In the past few weeks my speaking engagements have transitioned from producers to ag lenders in the audiences. Lender conferences and training are in full gear as producers are now in the field and lenders are past renewal season. Let’s draw on some of the perspectives and insights being observed from the lenders’ side of the desk.
Transition in Gear
Lender audiences, as with producers, are in a demographic transition. Stops in Kearney, NE; York, PA; Pierre, SD; and College Station, TX find that your new lender is likely to be less than 40 years of age, and possibly a female or minority. Fewer will have farm and ranch backgrounds and agricultural majors than in the past, while some lenders will farm part time on the side. Experienced lenders, who are becoming few and far between, act as these young lenders’ mentors by passing on the wisdom of the 1980s farm crisis and other lessons learned thru the years.
Front Porch and Backroom Lender
Many lending organizations in agriculture have implemented the hunter- skinner approach. Some lenders are relationship managers, seeking business development, while the back office folks analyze the financial risk. With larger businesses, expect more financial documentation requirements, as the Dodd-Frank Act requires a higher degree of documentation for compliance. Some of the more progressive lenders are requiring the back office underwriters, who primarily analyze information, to make farm visits at least once a month with the relationship managers as a team approach. Be prepared to be patient and explain basic agricultural terminology, particularly to the back office people who may not have had much exposure to agriculture.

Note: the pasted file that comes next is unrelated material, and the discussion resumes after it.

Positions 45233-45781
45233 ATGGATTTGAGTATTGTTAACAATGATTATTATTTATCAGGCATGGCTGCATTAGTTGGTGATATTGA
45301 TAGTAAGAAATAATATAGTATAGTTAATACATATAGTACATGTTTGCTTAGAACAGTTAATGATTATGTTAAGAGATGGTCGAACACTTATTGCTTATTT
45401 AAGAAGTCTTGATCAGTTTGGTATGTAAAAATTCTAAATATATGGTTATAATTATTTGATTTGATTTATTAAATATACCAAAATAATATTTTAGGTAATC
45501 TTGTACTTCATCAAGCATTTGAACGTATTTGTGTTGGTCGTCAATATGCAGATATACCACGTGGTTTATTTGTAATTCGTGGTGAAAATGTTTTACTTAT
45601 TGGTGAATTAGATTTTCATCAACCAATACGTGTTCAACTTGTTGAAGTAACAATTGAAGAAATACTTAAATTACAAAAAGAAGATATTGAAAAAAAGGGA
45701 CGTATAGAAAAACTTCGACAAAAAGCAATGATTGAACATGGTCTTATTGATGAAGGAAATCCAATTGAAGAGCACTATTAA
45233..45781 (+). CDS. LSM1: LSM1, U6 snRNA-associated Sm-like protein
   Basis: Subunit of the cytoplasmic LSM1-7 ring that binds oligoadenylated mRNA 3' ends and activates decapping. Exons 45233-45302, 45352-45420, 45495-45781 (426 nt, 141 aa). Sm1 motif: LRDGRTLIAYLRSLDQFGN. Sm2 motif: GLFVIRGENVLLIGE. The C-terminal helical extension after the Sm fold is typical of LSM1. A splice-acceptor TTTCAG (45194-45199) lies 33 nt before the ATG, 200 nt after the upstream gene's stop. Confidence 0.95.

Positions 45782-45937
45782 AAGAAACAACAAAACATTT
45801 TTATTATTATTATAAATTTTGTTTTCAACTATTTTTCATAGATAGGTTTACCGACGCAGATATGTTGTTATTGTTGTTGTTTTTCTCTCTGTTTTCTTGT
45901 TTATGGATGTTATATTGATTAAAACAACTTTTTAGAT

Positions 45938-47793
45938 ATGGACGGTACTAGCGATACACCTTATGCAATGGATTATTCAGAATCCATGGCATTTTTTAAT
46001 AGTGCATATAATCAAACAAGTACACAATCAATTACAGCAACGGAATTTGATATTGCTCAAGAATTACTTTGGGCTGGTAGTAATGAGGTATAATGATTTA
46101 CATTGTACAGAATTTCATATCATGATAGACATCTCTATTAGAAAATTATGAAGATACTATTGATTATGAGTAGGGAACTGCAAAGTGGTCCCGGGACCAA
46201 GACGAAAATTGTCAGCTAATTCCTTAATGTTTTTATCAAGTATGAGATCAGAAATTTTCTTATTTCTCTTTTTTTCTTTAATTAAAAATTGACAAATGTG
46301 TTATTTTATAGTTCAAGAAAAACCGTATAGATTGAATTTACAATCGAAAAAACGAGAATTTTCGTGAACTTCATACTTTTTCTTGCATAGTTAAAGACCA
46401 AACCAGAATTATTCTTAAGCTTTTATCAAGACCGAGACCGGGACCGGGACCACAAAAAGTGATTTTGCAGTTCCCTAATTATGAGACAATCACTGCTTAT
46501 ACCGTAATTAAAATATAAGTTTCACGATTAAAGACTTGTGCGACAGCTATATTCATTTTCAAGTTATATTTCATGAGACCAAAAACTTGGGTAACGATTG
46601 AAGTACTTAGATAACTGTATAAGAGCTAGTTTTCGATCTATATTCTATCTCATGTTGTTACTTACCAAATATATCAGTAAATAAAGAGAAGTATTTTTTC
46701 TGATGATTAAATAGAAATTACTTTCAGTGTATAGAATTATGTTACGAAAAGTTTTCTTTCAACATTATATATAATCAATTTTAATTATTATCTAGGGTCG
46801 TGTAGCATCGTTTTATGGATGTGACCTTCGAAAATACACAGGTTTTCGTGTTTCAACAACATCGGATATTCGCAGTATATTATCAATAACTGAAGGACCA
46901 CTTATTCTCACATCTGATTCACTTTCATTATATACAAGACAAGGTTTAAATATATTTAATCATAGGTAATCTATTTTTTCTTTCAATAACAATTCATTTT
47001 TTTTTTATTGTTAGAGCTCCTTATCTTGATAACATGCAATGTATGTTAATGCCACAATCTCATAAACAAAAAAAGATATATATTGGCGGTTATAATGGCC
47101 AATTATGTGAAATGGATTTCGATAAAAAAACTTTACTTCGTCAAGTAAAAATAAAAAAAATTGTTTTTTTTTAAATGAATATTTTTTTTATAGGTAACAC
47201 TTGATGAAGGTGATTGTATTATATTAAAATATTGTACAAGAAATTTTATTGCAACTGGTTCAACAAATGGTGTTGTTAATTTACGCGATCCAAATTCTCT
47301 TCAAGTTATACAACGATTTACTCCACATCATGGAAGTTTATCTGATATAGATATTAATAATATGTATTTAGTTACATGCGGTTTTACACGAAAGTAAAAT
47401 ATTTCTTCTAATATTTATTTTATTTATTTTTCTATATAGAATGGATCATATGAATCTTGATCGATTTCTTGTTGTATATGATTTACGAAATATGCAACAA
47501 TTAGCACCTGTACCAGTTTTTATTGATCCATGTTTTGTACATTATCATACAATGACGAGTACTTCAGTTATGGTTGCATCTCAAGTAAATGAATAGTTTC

Interest Rates, Land Values, and Cash Flow
Interest rates, land values and cash flow are top of mind topics in the agricultural world. Expect ag lenders to financially shock test your cash flow statement for a 1%, 2% and 3% rise in variable interest rates. Lenders will be much more conservative now when lending against land values particularly in the red-hot land markets of the Midwest and the upper Midwest. Expect to invest more equity and cash in your growth and expansion projects. Cash flow backed up with liquidity or assets that can be turned to cash are the new areas of emphasis in agricultural lending analysis.
Many lenders are now documenting farm business transition plans as a section of their loan narrative, which is basically an executive summary write-up justifying why a loan should be made. Changing demographics, prevalence of divorce, and family business transition are potential business killers and are seen as major risks to repayment, similar to weather, global markets, marketing plans, and risk management.